Mechanicsburg seeks ownership of vacant properties

The village is trying to attract more business downtown.

Mechanicsburg leaders want to take ownership of vacant properties downtown in order to bring new businesses to the area.

The village is moving forward with Champaign County to request the expedited foreclosures of two downtown properties, Mechanicsburg Mayor Greg Kimball said.

But the owner of the properties has tried to stop the foreclosures through the court, he said. The property owner, North Coast Properties of Champaign County LLC, was listed as one of the top five most delinquent land owners in the county for 2016. Five properties owned by the company have unpaid back taxes, the Springfield News-Sun previously reported; some of the debts date back to 1997. The total amount of unpaid taxes is more than $94,000.

“It’s a tax base that’s gone untapped,” Kimball said. “…and that would go to the schools.”

The owner of North Coast Properties didn’t return calls from the Springfield News-Sun seeking comment for this story.

The expedited foreclosure process would allow the village to take possession of the properties without having to pay back the taxes owed.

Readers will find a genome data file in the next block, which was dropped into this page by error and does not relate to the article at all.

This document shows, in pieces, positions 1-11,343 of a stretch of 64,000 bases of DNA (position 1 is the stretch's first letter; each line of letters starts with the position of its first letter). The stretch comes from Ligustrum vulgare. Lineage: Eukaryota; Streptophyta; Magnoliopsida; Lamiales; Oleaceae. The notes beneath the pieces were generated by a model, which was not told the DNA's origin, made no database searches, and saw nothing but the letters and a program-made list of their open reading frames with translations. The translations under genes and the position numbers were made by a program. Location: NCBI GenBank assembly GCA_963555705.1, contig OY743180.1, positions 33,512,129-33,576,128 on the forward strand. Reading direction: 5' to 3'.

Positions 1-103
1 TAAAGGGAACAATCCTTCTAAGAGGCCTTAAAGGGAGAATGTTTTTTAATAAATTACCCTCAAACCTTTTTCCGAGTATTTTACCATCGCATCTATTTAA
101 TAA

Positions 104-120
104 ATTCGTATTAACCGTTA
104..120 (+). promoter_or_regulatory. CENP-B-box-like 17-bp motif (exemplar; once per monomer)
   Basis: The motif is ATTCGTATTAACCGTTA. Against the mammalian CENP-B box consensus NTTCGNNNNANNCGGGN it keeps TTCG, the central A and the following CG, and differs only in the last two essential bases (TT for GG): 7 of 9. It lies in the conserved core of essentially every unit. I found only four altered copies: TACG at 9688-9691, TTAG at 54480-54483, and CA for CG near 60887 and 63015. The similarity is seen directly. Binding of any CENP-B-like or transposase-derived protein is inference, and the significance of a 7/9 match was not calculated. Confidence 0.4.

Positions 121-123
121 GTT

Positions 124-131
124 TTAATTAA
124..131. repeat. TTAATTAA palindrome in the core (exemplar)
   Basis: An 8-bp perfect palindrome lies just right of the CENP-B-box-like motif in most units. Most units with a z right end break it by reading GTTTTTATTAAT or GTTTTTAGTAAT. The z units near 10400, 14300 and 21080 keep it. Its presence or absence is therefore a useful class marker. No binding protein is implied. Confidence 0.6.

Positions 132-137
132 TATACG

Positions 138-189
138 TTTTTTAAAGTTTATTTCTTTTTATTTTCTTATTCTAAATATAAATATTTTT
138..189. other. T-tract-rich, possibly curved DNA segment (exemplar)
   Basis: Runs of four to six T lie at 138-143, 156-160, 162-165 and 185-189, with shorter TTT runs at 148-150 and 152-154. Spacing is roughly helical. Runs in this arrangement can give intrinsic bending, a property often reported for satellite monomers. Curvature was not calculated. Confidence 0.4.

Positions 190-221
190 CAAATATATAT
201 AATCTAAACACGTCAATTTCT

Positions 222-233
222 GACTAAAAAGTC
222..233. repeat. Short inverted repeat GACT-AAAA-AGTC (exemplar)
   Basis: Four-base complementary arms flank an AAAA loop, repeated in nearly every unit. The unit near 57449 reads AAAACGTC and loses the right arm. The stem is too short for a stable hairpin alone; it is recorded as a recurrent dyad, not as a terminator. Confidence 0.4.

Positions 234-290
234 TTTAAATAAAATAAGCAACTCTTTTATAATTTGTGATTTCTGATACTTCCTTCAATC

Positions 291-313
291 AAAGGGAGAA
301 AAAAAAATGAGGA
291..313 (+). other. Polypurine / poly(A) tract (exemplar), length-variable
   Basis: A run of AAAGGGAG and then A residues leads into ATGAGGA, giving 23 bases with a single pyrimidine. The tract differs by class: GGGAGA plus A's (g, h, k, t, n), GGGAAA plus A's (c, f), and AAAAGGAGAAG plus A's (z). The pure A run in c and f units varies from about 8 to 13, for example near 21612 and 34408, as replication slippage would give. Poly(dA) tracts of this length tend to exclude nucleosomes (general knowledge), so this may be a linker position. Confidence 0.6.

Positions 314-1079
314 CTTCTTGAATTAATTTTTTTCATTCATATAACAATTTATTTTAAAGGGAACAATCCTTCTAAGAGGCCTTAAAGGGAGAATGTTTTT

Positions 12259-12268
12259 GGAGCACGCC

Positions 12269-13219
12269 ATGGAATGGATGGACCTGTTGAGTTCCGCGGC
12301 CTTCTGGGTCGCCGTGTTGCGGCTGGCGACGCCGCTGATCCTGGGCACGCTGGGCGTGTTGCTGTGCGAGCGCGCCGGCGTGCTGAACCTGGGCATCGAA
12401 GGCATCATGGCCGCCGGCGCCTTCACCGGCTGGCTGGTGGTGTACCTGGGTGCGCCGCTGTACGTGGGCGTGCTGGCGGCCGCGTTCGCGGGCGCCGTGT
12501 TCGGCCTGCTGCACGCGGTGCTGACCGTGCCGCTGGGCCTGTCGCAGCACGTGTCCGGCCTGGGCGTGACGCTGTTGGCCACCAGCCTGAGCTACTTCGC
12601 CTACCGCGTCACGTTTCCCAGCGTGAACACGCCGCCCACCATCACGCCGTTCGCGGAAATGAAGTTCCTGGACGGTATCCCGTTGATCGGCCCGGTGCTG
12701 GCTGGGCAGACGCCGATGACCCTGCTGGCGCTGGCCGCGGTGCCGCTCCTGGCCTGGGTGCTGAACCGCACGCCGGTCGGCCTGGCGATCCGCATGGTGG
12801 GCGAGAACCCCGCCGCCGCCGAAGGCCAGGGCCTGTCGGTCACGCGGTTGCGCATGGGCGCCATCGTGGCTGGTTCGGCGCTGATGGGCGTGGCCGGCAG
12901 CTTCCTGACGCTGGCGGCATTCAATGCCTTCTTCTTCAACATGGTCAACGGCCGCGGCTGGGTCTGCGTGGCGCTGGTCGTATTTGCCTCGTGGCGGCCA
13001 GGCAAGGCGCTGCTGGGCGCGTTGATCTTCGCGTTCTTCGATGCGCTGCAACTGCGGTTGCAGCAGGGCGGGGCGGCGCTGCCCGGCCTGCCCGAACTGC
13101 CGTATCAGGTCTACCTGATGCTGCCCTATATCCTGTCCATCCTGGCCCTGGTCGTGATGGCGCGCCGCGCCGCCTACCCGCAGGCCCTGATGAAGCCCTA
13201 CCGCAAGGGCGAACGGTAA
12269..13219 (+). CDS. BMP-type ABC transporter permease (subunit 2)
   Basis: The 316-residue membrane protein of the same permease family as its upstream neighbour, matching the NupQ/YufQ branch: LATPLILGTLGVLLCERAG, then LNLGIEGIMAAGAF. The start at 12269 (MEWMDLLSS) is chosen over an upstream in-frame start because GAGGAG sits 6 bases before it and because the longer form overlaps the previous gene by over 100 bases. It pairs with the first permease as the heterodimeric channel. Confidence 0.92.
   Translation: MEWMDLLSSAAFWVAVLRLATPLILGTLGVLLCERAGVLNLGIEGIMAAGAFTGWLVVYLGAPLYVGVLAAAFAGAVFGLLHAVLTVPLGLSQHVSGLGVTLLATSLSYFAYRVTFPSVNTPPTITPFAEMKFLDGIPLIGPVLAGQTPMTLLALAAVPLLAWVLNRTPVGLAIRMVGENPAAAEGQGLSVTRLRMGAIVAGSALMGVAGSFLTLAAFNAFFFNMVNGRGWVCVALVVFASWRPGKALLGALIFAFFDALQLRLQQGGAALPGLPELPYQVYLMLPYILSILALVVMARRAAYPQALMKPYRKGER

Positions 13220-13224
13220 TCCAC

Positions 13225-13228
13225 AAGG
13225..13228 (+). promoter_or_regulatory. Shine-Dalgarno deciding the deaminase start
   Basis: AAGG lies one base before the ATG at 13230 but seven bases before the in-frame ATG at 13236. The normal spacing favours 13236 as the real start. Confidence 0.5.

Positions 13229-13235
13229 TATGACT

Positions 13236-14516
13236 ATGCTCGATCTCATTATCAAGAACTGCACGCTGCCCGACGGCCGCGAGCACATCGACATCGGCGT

Businesses have expressed interest in moving downtown, he said, but back out when they realize the conditions of the buildings.

“When you drive through town you see these buildings totally deteriorating,” he said.

The village has been working with the Champaign Economic Partnership to find businesses that would be a good fit, he said.

A manufacturing company, Advanced Technology Products, moved into an old grocery store in Mechanicsburg last year, he said, with the help of the organization.

Small businesses and restaurants would be a good fit downtown, he said, and he’s hopeful new shops could open in 2017.

Vacant properties are an eyesore, local business owner Cliff Reiser said. He and his son located their business, Rush Concerts, to Mechanicsburg in 2008. They renovated a building for their office space and are working on a 24/7 fitness center next door.

“We put a lot of energy and financial commitment into renovating this,” Reiser said.

He recently turned over his business to his son who lives in Mechanicsburg with his family.

“We’re excited about any opportunity that the community can have to create more activity,” he said.

It will benefit his son’s family and his business if the community thrives, he said.

The village also has plans to pass two new ordinances, Kimball said, that would require owners to maintain their properties. One would create a historic overlay district, he said, which could open up the village to grant money for historic preservation.

The other would be a demolition by neglect ordinance to prevent people from buying properties and then letting them deteriorate, he said. This could mean fines for those who don’t comply with maintenance requirements.

Kimball said a court decision on whether or not the foreclosures can move forward should be made by Tuesday.

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